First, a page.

It's safe to say young British basketball hopefuls already faced an uphill task in following their dreams of one day playing in the NBA before UK Sport decided to cut all Olympic funding to the country's national team.
One who overcame the hurdles is Gabe Olaseni, a centre for the Iowa Hawkeyes who has firmly established himself in his third season, leading the team in blocked shots (42) and offensive rebounds (76).
But the 22-year-old is more of the exception rather than the rule and things are only going to get harder for the British players who try to follow in his footsteps.
Devastating funding cuts will add to the size of the already daunting task of attracting the attentions of America.
Basketball, which had been awarded £7 million over four years, was one of several sports to have its budget completely withdrawn last month.
UK Sport awarded elite canoeing more than £20m over the Olympic cycle for their Rio medal push but participation levels in the sport run at less than a quarter of that baskbetball can boast.
The rationale behind the basketball cut was that the Great Britain team are not expected to challenge for medals at the 2016 Games in Rio and Tokyo four years later. The men's team failed to progress to the knockout stages in London after defeats to Russia, Brazil, Spain and Australia, while the women's team lost five out of five matches.
But Olaseni, who made a remarkable rise from Leyton College and and Sir George Monoux College in London, believes the disparity in facility standards between the US and Britain is about to become bigger with the effects of the cuts set to trickle downwards.
"The thing you have to do, you have to go out of your way to practice in London," Olaseni, who had been playing basketball for just five years before he joined the Sunrise Christian Academy in Kansas in 2010, told ESPN before NCAA March Madness.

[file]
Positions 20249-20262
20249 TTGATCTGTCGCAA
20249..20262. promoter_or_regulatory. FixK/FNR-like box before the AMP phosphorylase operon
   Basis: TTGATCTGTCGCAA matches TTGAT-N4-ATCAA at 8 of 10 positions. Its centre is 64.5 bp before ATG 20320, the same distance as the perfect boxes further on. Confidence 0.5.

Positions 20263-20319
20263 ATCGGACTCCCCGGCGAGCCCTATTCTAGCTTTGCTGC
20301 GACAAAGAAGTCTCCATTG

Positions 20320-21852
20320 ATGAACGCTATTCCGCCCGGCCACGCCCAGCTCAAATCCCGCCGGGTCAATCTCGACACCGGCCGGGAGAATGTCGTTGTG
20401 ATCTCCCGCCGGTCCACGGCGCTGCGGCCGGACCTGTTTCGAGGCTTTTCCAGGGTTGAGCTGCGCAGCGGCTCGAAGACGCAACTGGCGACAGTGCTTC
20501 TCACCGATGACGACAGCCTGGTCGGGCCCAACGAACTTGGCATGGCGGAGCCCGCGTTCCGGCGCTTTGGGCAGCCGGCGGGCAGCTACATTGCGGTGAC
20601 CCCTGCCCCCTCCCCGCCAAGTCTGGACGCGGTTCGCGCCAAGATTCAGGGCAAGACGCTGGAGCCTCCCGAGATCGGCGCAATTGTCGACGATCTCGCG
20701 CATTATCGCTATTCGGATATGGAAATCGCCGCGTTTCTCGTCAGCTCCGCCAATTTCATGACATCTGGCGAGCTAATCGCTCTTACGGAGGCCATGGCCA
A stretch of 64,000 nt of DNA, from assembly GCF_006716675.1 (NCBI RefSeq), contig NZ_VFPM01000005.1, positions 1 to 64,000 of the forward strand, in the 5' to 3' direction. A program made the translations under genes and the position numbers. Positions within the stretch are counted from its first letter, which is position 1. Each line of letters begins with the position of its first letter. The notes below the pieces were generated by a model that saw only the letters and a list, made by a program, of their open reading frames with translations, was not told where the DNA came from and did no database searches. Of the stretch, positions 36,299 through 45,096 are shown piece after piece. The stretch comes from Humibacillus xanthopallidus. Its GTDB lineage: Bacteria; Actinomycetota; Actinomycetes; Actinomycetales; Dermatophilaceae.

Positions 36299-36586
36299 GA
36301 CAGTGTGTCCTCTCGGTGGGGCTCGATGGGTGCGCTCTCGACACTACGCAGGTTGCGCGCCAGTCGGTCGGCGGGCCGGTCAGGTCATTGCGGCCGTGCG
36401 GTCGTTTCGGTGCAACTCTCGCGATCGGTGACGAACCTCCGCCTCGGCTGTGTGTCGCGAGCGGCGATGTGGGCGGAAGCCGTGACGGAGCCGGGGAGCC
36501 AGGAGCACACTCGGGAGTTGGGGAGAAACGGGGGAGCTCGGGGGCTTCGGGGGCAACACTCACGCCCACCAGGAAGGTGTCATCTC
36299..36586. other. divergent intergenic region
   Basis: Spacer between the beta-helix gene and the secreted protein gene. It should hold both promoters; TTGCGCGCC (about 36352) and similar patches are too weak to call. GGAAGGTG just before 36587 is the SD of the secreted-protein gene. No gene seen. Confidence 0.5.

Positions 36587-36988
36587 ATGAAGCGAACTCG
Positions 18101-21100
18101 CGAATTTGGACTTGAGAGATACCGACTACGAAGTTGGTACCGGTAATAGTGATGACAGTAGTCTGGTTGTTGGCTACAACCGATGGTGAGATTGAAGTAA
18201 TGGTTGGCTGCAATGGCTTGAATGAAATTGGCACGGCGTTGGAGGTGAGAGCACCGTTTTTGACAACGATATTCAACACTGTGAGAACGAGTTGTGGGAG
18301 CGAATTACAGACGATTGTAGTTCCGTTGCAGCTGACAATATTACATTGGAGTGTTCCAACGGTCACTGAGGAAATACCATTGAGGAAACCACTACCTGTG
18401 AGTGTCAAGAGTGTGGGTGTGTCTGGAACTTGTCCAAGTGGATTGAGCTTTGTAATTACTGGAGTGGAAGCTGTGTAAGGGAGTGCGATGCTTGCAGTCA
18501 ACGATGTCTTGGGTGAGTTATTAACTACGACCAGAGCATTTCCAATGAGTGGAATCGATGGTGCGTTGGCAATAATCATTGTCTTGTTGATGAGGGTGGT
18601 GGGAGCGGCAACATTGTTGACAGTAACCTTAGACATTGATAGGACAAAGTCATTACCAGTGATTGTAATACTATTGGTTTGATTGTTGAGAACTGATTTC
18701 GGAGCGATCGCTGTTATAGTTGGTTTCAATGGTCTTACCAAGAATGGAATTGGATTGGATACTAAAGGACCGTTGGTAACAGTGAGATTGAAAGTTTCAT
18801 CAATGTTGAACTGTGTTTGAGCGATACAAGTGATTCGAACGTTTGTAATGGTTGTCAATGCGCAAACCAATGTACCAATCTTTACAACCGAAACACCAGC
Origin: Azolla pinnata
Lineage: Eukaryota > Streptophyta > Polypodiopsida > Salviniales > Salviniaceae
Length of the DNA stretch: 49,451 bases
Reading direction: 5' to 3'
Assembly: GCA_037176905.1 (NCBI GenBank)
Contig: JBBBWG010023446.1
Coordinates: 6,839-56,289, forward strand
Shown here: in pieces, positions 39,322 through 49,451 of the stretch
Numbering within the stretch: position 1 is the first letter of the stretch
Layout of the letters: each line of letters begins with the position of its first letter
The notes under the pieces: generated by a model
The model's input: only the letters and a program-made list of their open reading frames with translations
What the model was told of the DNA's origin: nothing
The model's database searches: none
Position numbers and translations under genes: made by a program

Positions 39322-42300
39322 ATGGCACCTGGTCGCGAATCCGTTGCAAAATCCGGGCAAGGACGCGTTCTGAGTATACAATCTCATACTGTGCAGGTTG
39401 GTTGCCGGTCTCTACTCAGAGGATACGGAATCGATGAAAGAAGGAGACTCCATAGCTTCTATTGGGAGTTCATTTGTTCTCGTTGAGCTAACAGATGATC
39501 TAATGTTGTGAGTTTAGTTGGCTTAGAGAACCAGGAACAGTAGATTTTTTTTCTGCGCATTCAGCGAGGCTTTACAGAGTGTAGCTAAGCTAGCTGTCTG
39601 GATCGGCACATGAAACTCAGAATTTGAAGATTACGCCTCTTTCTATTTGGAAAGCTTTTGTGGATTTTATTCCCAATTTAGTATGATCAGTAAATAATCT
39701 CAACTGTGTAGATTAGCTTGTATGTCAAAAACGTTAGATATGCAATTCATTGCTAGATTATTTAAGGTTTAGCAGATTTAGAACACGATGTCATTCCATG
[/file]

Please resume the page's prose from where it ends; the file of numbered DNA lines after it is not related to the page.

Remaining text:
"All across England, you might practice twice a week for about four hours combined; two two-hour sessions. Obviously that's not enough so you have to do the extras. Renting out a court, travelling around to find open courts, was tough.
"Back home in London those facilities weren't there, you kind of make an excuse, you have to pay to use this gym, you have to do this, you have to do that, there's other sports. Here there's no excuse because I live right across the road from the practice facility, the weight room is always open.
"If you want to get better you can. Over there, if you don't really work out for a week no one really says anything to you, because of the situation.
"We got by the way it was before. We would've been able to manage it because we've been doing it for so long, but the cuts are going to have a negative impact on the young kids coming up.
"They may get less court time. They may get taken less seriously if they say they want to play basketball. It's difficult to really fathom and deal with but I think somehow, someway we'll make it work, because all these years we made it work when I was over there.
"There are professional leagues in England like the BBL [British Basketball League], they have a lot of university ties but a lot of guys just want to play overseas.
"It's a big jump to go from university to overseas, you don't necessarily have to have some college experience but you need to be more branched out, like play for the national team. You have to have something that makes you stand out."
After seeing the growth the game was experiencing in Britain first hand at London 2012, Olaseni is of the same mind as British Basketball, who accused UK Sport of "abandoning" them.
"You kind of get the impression that they [UK Sport] aren't really interested in basketball," Olaseni added. "They wanted to take a step back.
"Hopefully they'll see the impact it's making on a lot of young people's lives and they reverse the decision if that's possible.
"With the [2012 London] Olympics, I came back for that and I watched a couple of the events. Basketball was picking up a lot of people, people were talking about it. I felt like there was growth in the sport, but with these cuts it's a step back, which is definitely disappointing."
Live sport streaming service ESPN Player will bring UK viewers complete live and on-demand coverage of the NCAA March Madness® Tournament. The ESPN Player Hoops Madness - a charity basketball event to raise money for Great Ormond Street Hospital - is taking place at UEL's SportsDock on Friday 21st March and is open to anybody 16 or older. Ensure a spot to play by emailing ESPNPlayerHoopsMadness@gmail.com.
Nick Atkin is an assistant editor at ESPN. You can follow him on Twitter @natkinESPN